The Yellowtail pulled and screamed as I desperately tried to get a hold of my reel line. I had let several fish tie up in the kelp and as per John’s instruction was determined to keep this one close. As I struggled to get a grip, I did a single wrap of line around my hand (perhaps not the smartest move) and horsed the fish with all my strength.
The fish pulled me under. I took a quick breath and let it drag me before resurfacing seconds later. I was a 73kg float and this thing was pulling me at will. This would happen several times over the ensuing minutes and I began to wonder if this f***er would ever give up. I fought to bring the fish to the surface, kicking back with my fins as I tried to pull the line up. Every time I got close she’d burst again. Yellowtail, I had determined, fight like Mexican bulls to a red flag.
But I sensed she was tiring, and I could now see the Panga in the distance. “Jesús!” I yelled in exhaustion, “Listo, listo!” I found a second lease of life knowing backup was on the way. I pulled with conviction until the fish was within arm’s length and forcefully buried my hand into her gills. This time there would be no mistakes. I unclasped my knife and hammered it through the brain as Mike and John had shown me days earlier.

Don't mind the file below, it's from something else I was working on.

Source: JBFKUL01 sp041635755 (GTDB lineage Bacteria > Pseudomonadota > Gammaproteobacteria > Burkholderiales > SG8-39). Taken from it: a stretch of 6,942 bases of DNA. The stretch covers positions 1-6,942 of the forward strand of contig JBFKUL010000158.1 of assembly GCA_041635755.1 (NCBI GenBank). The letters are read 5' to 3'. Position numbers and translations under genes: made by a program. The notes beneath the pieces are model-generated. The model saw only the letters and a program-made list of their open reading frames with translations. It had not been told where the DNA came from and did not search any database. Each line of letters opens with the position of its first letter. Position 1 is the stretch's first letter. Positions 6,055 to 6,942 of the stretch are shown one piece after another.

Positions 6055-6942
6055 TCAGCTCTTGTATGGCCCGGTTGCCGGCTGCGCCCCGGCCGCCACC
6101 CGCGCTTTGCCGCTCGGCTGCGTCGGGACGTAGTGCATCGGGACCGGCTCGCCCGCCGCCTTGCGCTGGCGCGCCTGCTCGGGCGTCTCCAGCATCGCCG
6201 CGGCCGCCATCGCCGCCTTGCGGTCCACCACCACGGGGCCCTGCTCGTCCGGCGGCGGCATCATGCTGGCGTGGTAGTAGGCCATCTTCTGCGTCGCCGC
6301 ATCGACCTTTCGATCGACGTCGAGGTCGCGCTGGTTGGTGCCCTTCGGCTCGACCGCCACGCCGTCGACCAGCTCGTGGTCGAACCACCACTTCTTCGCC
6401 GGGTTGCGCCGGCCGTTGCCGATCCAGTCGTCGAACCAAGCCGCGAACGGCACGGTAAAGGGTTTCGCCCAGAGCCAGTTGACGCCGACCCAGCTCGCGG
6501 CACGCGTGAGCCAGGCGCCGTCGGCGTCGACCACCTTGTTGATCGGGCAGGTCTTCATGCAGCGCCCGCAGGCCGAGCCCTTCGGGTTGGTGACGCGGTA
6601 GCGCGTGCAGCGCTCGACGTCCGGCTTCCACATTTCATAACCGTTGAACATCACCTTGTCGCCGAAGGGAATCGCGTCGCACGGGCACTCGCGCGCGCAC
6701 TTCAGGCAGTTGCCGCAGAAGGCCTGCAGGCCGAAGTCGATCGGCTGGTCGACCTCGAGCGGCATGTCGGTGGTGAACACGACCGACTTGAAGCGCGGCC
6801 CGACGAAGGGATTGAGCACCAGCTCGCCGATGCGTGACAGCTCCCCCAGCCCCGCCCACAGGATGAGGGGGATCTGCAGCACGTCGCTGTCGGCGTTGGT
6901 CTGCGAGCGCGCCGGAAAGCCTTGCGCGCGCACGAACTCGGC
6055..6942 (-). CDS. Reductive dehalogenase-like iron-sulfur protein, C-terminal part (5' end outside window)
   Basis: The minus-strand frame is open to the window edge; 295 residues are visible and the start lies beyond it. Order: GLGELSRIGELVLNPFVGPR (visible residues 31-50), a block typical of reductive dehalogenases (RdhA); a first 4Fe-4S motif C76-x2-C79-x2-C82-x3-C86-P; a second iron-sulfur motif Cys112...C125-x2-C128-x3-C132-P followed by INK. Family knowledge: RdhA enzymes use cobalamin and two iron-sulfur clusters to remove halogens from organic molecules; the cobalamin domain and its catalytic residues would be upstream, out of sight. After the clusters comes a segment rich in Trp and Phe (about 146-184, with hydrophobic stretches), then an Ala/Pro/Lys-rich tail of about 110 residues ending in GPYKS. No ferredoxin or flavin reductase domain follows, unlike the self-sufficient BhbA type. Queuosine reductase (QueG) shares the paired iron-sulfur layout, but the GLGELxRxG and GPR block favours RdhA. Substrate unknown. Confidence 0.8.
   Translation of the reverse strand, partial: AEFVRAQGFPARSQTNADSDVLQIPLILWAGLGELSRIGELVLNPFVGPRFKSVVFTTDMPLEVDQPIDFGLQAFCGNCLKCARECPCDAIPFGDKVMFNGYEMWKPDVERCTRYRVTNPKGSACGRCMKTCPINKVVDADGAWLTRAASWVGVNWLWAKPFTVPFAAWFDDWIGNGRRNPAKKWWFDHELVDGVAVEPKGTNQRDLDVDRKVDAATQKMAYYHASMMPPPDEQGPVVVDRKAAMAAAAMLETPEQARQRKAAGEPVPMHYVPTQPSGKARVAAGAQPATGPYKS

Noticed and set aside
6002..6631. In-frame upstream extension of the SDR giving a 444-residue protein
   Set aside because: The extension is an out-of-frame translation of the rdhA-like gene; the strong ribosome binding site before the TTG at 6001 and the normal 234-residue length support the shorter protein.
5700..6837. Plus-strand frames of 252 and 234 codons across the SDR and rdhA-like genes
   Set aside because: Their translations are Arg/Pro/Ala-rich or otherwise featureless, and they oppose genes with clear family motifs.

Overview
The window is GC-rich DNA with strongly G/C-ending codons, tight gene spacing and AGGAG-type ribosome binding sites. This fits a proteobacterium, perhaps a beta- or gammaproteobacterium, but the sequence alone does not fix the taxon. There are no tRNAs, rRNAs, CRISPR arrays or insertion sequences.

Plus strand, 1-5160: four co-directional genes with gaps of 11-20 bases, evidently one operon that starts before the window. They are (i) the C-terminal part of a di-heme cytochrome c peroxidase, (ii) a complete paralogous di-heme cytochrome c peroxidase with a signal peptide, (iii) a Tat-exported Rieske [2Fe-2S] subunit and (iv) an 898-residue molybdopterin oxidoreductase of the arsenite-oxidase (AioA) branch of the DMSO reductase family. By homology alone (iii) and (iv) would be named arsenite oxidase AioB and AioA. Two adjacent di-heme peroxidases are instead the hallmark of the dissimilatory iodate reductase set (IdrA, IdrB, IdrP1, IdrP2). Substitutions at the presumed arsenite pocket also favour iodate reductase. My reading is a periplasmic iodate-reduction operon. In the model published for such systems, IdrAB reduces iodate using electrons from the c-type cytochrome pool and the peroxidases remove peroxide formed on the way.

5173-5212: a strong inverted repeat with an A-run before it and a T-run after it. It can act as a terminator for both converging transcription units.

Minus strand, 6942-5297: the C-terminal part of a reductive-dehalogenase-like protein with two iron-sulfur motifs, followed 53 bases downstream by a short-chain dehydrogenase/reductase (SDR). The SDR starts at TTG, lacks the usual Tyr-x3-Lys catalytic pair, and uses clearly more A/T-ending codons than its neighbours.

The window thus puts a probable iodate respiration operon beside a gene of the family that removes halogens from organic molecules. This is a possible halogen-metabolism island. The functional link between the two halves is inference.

A strange primitive sensation came over me, as I looked the defeated Yellowtail in the eye. Thousands of miles away from the nearest soy latte-sipping crowd I felt totally and utterly at one with that fish. Out there in the middle of the Pacific, I had found God. A different God to some, but my God, nevertheless.
I snapped back to my surroundings when Jesús hung out his gaff. “Muy bien, Novato!” Jesús exclaimed as he looked on with excitement. “Cuánto? Veinte kilo?” I asked, wondering if the fish hit 20kg. With both hands Jesús raised the Yellowtail before a smile crept over his face “Si Novato, vientiuno, vientidos. Es muy grande!”